- 18% VAT
- 15% profit tax
- 20% personal income tax
- 5% dividend tax
The main tax advantages of Georgia include:
- no VAT on services rendered abroad
- 15% profit tax paid only when distributing profits and not when reinvesting into the company
- 5% dividend tax
Aside from that, there are also preferences for international companies, IT companies, Free Industrial Zone companies, and individual entrepreneurs with the Micro Business (0% tax) and Small Business (1% tax) statuses. Social security contributions are only 2% per employee. There are no minimum wage requirements. Foreigners don't need a permit to work in Georgia.
Turkey, like Georgia, allows submitting tax declarations online, which is quite convenient. However, the tax rates are higher:
- 18% VAT
- 20% profit tax, 25% for the financial sector
- 15 to 30% personal income tax depending on the wage
- 10% dividend tax
Turkey has special economic zones with tax preferences, although opening business there is allowed only for entrepreneurs whose countries aren't sanctioned.
If you decide to hire staff, note that you'll need to employ 5 Turkish citizens for each foreigner. Foreign employees must have a residence permit and a special work permit.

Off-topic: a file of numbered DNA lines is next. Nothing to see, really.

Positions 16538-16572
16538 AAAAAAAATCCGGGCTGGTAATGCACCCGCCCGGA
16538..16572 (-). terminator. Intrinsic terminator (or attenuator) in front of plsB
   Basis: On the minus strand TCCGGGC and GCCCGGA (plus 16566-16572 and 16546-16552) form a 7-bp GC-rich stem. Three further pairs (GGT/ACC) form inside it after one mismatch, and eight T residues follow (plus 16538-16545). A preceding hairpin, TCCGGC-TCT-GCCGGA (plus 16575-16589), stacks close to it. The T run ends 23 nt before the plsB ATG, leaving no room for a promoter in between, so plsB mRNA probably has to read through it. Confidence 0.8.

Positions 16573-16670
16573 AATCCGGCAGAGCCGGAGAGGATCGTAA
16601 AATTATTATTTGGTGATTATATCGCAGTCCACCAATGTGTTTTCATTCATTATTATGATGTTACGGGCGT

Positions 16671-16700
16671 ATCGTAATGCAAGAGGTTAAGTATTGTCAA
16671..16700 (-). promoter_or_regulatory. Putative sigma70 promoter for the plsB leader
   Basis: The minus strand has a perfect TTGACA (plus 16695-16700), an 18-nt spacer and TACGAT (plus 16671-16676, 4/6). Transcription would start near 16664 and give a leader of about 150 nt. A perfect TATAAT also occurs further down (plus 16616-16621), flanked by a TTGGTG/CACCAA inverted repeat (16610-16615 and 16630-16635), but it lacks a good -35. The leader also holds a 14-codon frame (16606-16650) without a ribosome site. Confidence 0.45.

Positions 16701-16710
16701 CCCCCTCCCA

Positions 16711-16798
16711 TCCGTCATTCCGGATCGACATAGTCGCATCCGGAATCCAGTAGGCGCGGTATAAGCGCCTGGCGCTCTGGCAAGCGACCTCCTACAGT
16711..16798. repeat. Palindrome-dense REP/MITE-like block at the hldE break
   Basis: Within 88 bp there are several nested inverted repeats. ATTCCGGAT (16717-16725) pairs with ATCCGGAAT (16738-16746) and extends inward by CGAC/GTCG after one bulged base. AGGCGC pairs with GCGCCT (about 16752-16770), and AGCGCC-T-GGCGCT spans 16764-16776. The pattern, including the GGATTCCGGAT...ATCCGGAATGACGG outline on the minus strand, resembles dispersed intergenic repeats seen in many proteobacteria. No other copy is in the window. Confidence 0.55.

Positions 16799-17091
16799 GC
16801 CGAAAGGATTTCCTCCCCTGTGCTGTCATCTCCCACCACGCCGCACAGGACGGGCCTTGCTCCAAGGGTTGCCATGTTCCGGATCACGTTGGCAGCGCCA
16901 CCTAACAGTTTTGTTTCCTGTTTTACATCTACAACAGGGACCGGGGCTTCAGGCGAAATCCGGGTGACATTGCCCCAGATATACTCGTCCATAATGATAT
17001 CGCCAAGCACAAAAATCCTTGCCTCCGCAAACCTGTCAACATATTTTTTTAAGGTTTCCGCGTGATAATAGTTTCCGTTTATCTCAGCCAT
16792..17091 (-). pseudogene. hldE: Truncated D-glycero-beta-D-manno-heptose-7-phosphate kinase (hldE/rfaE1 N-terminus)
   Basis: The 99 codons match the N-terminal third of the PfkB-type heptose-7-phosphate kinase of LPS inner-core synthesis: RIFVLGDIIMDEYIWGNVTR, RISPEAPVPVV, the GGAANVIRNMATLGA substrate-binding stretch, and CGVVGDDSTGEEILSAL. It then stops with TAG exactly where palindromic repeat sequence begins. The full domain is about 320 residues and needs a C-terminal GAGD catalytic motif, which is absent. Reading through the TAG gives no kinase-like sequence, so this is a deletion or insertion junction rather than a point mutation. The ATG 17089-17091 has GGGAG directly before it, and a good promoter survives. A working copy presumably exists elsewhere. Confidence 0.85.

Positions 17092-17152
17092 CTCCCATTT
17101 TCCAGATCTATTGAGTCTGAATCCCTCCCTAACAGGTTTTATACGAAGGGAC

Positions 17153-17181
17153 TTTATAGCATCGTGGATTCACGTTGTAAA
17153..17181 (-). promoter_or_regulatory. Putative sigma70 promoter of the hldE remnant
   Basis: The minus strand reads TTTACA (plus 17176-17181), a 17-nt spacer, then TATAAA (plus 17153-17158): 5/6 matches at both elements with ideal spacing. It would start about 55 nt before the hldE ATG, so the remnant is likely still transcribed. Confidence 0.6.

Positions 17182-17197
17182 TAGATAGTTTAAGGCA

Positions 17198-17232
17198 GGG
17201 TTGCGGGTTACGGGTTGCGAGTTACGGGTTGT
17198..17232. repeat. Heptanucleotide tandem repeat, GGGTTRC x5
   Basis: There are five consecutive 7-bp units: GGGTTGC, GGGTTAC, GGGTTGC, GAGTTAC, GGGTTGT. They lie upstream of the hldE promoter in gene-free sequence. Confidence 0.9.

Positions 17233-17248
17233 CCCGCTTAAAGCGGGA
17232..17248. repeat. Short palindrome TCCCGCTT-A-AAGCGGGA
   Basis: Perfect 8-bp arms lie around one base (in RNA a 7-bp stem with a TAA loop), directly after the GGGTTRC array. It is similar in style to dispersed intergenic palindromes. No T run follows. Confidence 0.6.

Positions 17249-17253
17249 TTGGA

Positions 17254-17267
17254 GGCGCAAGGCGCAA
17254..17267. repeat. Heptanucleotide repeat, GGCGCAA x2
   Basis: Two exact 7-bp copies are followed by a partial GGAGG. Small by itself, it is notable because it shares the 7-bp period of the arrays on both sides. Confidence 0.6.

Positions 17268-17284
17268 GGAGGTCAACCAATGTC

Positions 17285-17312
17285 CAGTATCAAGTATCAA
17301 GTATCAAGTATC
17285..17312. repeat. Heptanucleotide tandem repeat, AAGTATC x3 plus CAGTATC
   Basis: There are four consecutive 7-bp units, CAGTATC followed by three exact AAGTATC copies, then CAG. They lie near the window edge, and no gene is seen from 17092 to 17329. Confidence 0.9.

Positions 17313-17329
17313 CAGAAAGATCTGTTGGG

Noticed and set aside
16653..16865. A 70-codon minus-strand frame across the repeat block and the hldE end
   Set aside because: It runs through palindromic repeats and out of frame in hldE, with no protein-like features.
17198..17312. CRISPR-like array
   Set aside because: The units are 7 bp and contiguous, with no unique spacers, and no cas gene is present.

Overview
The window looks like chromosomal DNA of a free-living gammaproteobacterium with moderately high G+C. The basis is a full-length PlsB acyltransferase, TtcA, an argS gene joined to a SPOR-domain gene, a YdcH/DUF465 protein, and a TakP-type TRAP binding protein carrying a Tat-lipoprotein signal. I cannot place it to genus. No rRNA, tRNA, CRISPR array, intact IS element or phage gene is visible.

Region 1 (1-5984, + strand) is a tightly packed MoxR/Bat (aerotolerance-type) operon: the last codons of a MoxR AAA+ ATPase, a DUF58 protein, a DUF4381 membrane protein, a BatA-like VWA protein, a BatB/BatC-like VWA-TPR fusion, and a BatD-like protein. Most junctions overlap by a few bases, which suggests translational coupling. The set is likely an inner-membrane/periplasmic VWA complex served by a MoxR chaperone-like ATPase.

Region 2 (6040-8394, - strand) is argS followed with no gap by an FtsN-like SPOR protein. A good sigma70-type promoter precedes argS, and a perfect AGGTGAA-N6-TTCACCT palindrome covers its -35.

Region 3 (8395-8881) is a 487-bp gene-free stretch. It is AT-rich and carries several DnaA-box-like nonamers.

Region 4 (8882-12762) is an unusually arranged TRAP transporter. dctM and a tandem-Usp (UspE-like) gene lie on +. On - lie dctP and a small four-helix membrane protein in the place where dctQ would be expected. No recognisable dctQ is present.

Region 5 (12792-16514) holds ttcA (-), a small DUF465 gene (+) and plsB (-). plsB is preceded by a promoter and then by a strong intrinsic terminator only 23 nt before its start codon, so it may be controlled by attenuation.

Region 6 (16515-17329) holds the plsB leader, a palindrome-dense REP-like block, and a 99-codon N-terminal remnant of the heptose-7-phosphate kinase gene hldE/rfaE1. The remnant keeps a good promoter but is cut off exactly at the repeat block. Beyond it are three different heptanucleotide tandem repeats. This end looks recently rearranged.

Social security contributions are 20.5%, and unemployment insurance premiums are 2%.
Tax rates for companies in Serbia depend on a number of factors such as legal entity form, company size, and line of activity.
Standard rates are as follows:
- 20% VAT, 0-10% on certain goods and services
- 15% profit tax
- 10% personal income tax
- 15% dividend tax for residents, 20% for non-residents
The company's social security contributions for employees amount to 17%, with another 30% paid by the employee.
Serbia has tax incentives for research companies, companies from the free trade zones, and foreign investors.
Non-residents who are not citizens of the countries of the European Economic Area can't work in Serbia without a special work permit.
Protection of company rights and interests